Previous research has shown mindfulness meditation is effective in reducing a variety of chronic pain conditions, skin disease, stress-related health conditions and a variety of other ailments. Creswell and his UCLA colleagues concluded that when individuals label emotions, the right ventrolateral prefrontal cortex was activated, which seems to turn down activity in the amygdala.
Cresswell and colleagues then compared participants’ responses on the mindfulness questionnaire with the results of the labeling study. “We found the more mindful you are, the more activation you have in the right ventrolateral prefrontal cortex and the less activation you have in the amygdala,” Creswell said. “We also saw activation in widespread centers of the prefrontal cortex for people who are high in mindfulness and an increased capacity to turn down the amygdala.”
“We found the more mindful you are, the more activation you have in the right ventrolateral prefrontal cortex and the less activation you have in the amygdala,” Creswell said. “We also saw activation in widespread centers of the prefrontal cortex for people who are high in mindfulness. This suggests people who are more mindful bring all sorts of prefrontal resources to turn down the amygdala. These findings may help explain the beneficial health effects of mindfulness meditation, he says, and suggest, for the first time, an underlying reason why mindfulness meditation programs improve mood and health.
Creswell says “Now, for the first time since those teachings, we have shown there is actually a neurological reason for doing mindfulness meditation. Our findings are consistent with what mindfulness meditation teachers have taught for thousands of years.”
In mindfulness noticing and labeling, the objective is to stand back, to observe our mental activity by using our attention to track our thoughts moment by moment, becoming interested in our thinking as well as feelings and sensations. We step back, we notice as an observer, without taking ownership of the content of our mind. Instead of being lost in thought, ruminating over past or future events, we wake up being present to what is here in the moment. We simply observe what is in our mind, noticing the wording of the thought(s), the intensity of the feeling(s), the location in our body of the sensation(s) without engaging with it.
When we turn our attention to our mind, we can begin to notice specific mental activity such as a specific thought, emotion or physical sensation saying something like: “I see you”, “Isn’t interesting that this is coming up!”, without judgment and then return to the present moment, coming into our body, to some point of focus which can be the sensation of breathing or the feet touching the ground. We can also increase the noticing by giving the thought, emotion or sensation a label.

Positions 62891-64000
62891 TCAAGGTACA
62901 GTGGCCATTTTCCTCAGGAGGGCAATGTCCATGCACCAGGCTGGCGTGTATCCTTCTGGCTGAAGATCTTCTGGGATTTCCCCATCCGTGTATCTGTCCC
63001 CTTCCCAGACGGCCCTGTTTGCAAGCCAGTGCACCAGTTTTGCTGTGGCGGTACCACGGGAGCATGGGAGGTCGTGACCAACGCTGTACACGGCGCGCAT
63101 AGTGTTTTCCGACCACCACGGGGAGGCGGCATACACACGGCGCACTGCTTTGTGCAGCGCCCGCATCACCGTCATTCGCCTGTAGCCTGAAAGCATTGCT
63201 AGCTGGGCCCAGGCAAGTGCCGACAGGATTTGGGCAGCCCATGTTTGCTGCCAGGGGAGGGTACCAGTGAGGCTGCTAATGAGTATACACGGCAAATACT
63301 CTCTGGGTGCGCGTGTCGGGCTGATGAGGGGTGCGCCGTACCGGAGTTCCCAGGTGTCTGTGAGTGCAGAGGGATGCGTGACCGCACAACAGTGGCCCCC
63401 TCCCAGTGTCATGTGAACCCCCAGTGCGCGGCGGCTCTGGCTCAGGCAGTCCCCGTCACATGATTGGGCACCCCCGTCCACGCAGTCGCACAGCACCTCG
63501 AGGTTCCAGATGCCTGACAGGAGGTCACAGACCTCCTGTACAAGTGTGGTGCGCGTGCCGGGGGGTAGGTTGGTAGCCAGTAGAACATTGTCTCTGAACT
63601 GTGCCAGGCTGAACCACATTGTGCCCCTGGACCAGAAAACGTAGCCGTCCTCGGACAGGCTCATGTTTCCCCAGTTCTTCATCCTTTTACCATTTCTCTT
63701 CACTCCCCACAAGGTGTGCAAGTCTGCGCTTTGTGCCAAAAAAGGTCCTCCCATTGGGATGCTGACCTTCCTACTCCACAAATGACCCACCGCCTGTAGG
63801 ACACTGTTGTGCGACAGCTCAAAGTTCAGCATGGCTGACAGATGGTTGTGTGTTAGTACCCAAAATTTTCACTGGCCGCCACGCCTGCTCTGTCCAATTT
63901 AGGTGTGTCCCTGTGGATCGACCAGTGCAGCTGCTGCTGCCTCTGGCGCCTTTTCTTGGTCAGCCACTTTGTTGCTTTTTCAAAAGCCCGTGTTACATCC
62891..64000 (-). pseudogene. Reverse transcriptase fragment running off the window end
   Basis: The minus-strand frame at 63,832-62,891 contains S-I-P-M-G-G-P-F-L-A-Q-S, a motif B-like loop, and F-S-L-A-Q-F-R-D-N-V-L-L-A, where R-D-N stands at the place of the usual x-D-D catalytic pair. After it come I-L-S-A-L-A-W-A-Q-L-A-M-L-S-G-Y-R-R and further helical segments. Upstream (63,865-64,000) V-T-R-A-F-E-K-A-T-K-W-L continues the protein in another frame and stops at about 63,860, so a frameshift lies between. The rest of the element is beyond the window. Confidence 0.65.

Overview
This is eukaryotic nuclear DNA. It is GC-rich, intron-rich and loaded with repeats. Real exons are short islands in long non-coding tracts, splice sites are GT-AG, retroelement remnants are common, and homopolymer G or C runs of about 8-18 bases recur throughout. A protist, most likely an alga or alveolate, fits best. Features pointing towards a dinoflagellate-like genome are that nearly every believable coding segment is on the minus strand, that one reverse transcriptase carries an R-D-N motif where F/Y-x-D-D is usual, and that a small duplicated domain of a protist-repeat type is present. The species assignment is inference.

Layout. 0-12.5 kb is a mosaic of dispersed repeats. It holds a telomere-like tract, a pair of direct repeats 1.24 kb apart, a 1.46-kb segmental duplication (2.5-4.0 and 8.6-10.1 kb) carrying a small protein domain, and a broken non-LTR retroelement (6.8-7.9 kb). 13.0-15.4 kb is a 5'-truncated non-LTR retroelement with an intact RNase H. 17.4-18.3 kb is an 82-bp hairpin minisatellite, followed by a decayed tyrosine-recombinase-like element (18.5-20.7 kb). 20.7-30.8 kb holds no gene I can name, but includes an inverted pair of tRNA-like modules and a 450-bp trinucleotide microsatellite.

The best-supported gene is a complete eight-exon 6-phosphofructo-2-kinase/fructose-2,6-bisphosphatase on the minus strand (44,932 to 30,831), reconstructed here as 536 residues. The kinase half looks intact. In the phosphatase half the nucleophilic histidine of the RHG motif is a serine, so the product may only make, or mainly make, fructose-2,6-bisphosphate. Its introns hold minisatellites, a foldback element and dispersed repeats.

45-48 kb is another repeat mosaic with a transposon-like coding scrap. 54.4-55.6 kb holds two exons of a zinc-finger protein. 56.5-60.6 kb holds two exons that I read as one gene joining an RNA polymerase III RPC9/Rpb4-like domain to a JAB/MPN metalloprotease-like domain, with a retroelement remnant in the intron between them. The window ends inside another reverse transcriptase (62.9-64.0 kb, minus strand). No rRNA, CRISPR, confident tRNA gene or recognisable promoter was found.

Labeling can be done formally as a part of a meditation sitting practice or informally throughout the day. Labeling can also be done at the beginning of a meditation to settle the mind and subsequently in daily activities.
The aim here is to examine our habitual thought patterns, to take a step back, to get some perspective. In this way, we can break the cycle of rumination. It is simple and a great practice for the beginner as well as the advanced practitioner.
During a meditation, we choose a point of focus such as the awareness of the breath, or the footstep as in mindful walking and when our mind wanders, we kindly notice the “mental activity”, giving it a label and then coming back paying attention to being present with our chosen point of focus. We simply notice that the mind has wandered and that this was the content of the thought…with curiosity and kindness, without evaluating or analysing the thought.
We can use a general “action-verb” label, saying in our mind or aloud(if we are alone) “thinking” or specific label such as “planning”, “criticizing” or if we are distracted by a sound we can say “hearing” and then come back to whatever we had chosen to be an anchor for our attention. We can also name what we are observing using a general “noun” such “sensation” (tingling, aching, warm), “thought”( words, image, memory), “urge”( desire impulse) or “emotion” or “feeling” or “sound”. You can further increase the acceptance by saying something like “yes, I see you there”, “yes to whatever is here”.
It is also important not to spend too much time thinking about the kind of label you wish to use, remembering that the aim is simply to observe, to be aware, to be present. It is okay to use either vague or specific label, as long as you keep it simple and easy. You will become aware that the labeling is often after the fact or in hindsight. That is okay, that is just the nature of the mind. Also, you don’t have to label everything, just what you become aware of every so often. And it is okay to label the same thing over and over again if it is what is there for you. We encourage you to experiment with it and make it your own way.
We can also choose to specifically name the emotion such as “stress”, “anger”, “fear”, “joy”, “calm”. When we note and label, we can use a friendly and gentle tone which add a strengthening quality of compassion to our inner chatter. We can also choose to talk to our self in the third person. You can talk to yourself as a friend saying: “Tom you are feeling angry today” or observing yourself as a detached observer: “Tom is feeling angry today” or “Marie is thinking that she is not doing enough practice”.